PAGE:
The Hip Hop School of Arts | Link TV
The Hip Hop School of Arts
The Hip Hop School of Arts in Pomona is more than a dance school. For the last two years, this unique institution has been transforming lives and a community.
Forty-five year old Julio Cesar Rivas, the founder and President of the HHSOA is aiming to continue the lasting affirmative impact that the hip hop culture has had on his life with the children and families of Pomona and beyond. "Real Hip hop is a movement for positive change. That's how it was born as a voice, as a culture and a way of expression," says Rivas.
The importance of self-expression and play is something that has always been at the core of Julio's soul. As a 12 year old, Rivas escaped a war torn El Salvador and an abusive father to start a new life with his mother and sister in the United States. When they finally arrived and settled in the Macarthur Park area of Los Angeles it was total culture shock. "At first I was stunned at how beautiful it seemed but quickly realized that I had left one war zone for another." Confronted with drugs, prostitution, gangs and unable to speak English, Rivas hated school. "I couldn't communicate so I acted out," he says. His fate at this time seemed fairly bleak: "I was going to either kill, or be killed".
Rivas' rescue arrived at the movie theatre when he saw the cult dance movie "Breakin" in 1984. The film featured 'Radiotron', a sanctuary for L.A. youth that became the hub of west coast hip hop culture in the early 80's. "When I heard this place really existed and was close to where I lived, I had to find it. Suddenly I had a home." Rivas was making friends and Lil' Cesar, as he is now known, was born. "We didn't all understand each other's language but we could communicate through the dance. It was our outlet, our way of expressing ourselves and a way of staying off the streets."
Radiotron was an effective platform for Lil' Cesar, who became a pioneer of hip hop culture with his "Airforce Crew" and an inspiration for what he continues to do in the community. He has worked notable names including Madonna, Janet Jackson, Run DMC and Britney Spears and performed for the Queen of England.
In 2007, Lil' Cesar's contribution to hip hop and the community was recognized by Hollywood film producer Charles Evans Jr, who donated a million dollar gift helping establish the five year journey to create the school. It is the only institute of its kind that offers young people the opportunity to develop their skill set across the entire spectrum of what the world of hip hop: Dance, vocals, rapping and emceeing, DJ-ing, music production, design and urban art. Overall, the students learn basic entrepreneurial skills.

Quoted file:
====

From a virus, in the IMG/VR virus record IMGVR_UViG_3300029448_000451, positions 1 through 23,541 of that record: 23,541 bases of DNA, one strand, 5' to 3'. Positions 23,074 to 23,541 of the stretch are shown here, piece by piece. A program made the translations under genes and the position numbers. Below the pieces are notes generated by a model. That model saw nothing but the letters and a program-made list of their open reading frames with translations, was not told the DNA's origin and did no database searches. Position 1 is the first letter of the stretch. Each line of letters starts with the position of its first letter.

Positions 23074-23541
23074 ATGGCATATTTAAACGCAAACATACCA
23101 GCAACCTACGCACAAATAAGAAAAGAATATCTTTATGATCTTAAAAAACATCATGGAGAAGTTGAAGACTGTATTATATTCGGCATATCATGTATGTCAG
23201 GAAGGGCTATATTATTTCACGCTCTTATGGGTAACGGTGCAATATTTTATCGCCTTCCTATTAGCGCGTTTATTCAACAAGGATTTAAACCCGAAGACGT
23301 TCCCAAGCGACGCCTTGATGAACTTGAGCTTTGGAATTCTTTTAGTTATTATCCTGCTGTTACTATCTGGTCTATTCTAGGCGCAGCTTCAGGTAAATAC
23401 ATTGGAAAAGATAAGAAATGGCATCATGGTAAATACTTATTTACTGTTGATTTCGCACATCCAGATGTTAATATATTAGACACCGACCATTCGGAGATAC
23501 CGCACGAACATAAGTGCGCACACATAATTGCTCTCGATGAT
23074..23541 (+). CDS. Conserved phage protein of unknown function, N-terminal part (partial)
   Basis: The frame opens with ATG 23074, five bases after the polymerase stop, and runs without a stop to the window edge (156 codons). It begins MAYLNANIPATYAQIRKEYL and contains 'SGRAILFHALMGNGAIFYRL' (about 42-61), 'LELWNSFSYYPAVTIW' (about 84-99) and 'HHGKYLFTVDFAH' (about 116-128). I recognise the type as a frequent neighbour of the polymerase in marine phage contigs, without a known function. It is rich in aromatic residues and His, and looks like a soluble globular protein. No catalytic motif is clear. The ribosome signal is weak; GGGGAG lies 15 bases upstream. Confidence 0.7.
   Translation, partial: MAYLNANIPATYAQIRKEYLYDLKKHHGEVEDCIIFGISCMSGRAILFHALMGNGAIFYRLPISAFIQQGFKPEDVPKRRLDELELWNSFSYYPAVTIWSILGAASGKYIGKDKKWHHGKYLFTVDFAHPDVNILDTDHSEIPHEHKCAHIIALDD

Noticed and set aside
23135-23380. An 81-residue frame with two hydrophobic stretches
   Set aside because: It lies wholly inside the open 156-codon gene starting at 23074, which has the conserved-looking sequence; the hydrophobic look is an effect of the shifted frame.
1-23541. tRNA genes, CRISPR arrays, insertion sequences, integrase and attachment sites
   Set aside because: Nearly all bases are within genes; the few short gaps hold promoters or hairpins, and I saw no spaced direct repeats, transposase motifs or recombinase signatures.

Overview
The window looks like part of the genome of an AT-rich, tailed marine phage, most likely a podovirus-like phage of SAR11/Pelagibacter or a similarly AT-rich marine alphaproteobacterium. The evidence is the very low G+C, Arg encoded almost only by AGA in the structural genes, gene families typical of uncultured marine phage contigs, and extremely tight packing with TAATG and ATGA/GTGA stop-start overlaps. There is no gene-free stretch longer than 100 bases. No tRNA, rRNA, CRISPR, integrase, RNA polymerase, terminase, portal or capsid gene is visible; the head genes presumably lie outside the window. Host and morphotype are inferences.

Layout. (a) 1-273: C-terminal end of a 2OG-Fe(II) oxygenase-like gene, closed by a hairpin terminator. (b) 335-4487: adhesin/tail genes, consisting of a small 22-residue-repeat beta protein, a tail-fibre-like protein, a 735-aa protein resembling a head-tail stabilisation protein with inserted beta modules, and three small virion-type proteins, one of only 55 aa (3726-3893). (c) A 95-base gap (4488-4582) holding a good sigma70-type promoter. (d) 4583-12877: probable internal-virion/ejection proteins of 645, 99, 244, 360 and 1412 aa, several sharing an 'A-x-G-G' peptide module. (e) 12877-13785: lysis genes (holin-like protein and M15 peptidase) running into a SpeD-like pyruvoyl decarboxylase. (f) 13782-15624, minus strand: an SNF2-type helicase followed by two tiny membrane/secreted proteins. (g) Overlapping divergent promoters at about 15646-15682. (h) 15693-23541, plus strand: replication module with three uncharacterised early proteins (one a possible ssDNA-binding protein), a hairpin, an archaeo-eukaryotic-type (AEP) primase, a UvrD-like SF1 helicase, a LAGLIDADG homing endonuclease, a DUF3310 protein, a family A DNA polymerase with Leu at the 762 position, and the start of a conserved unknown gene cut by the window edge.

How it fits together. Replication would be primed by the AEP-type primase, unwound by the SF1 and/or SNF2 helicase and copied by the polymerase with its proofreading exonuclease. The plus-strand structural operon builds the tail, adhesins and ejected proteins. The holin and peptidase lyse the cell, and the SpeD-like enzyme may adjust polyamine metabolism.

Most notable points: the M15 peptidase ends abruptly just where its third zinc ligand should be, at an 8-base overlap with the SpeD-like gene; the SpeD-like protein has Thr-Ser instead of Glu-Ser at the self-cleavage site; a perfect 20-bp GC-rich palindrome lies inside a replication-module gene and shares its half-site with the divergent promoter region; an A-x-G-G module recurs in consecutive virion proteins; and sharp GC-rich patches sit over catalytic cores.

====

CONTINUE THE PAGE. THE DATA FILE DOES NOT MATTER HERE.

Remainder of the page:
The School's impact on the community has been layered and significant. Mayor Elliot Rothman says he has seen the site of the former PFF Bank building transform from an empty, dark corner of the city to a reinvigorated streetscape. "It has been a boon for the local economy with nearby merchants enjoying a resurgence and new merchants coming in to the area," Rothman says.
Rivas and his wife Norma have provided more than just a meeting place and a training ground. It has become a life-line. "Some of the kids that come here don't want to go home," he says. "They feel safe here. That's why this place exists."
Although enrollments are up and the organization has received much praise, Lil Cesar is struggling to keep the doors open. Most of the students that attend qualify as low-income and so only pay $75 per year for unlimited access to each of the classes. The School's board insists that these are precisely the students that need access to these classes and so is focusing its fundraising strategies elsewhere. They are targeting business leaders and hip hop icons like Dr. Dre, Jay Z and Russell Simmons, as well as local business and individuals, who have directly seen the good effect the school has had on their community.
Two years after their February 27, 2013 opening, things are getting urgent. However Lil' Cesar will not be brought down to size by anything or anyone.
"I'm in good spirits," he says. "I know this is what I am meant to be doing. This will not be the end."
Social distancing means fewer people can use storm shelters, which are boosting hygiene provisions, while movement restrictions could hamper the delivery of emergency aid.
Female former factory workers hope to use university degrees to improve workers’ rights after Rana Plaza and coronavirus pandemic.
As floods linger, keeping people from work, and orders to garment factories dry up amid a coronavirus slowdown, Bangladesh is struggling.
Overseas Filipino workers are losing jobs over COVID-19, slashing remittances that account for nearly 10% of the country's GDP.
- 1 of 96
- next ›
From the typeface of “The Godfather” book cover to the Noguchi table, the influence of Japanese American artists and designers in postwar American art and design is unparalleled. Learn how the World War II incarceration affected their lives and creations.
"Artbound" looks at the dinnerware of Heath Ceramics and a design that has stood the test of time since the company began in the late 1940’s.
Inspired by Oaxacan traditions, Dia de Los Muertos was brought to L.A. in the '70s as a way to enrich and reclaim Chicano identity. It has since grown in proportions and is celebrated around the world.
Gospel music would not be what it is today if not for the impact left by Los Angeles in the late 60’s and early 70’s, a time defined by political movements across the country.
A behind-the-scenes look at the contemporary art world through the eyes of a legendary art dealer and curator, Jeffrey Deitch.
- 1 of 11
- next ›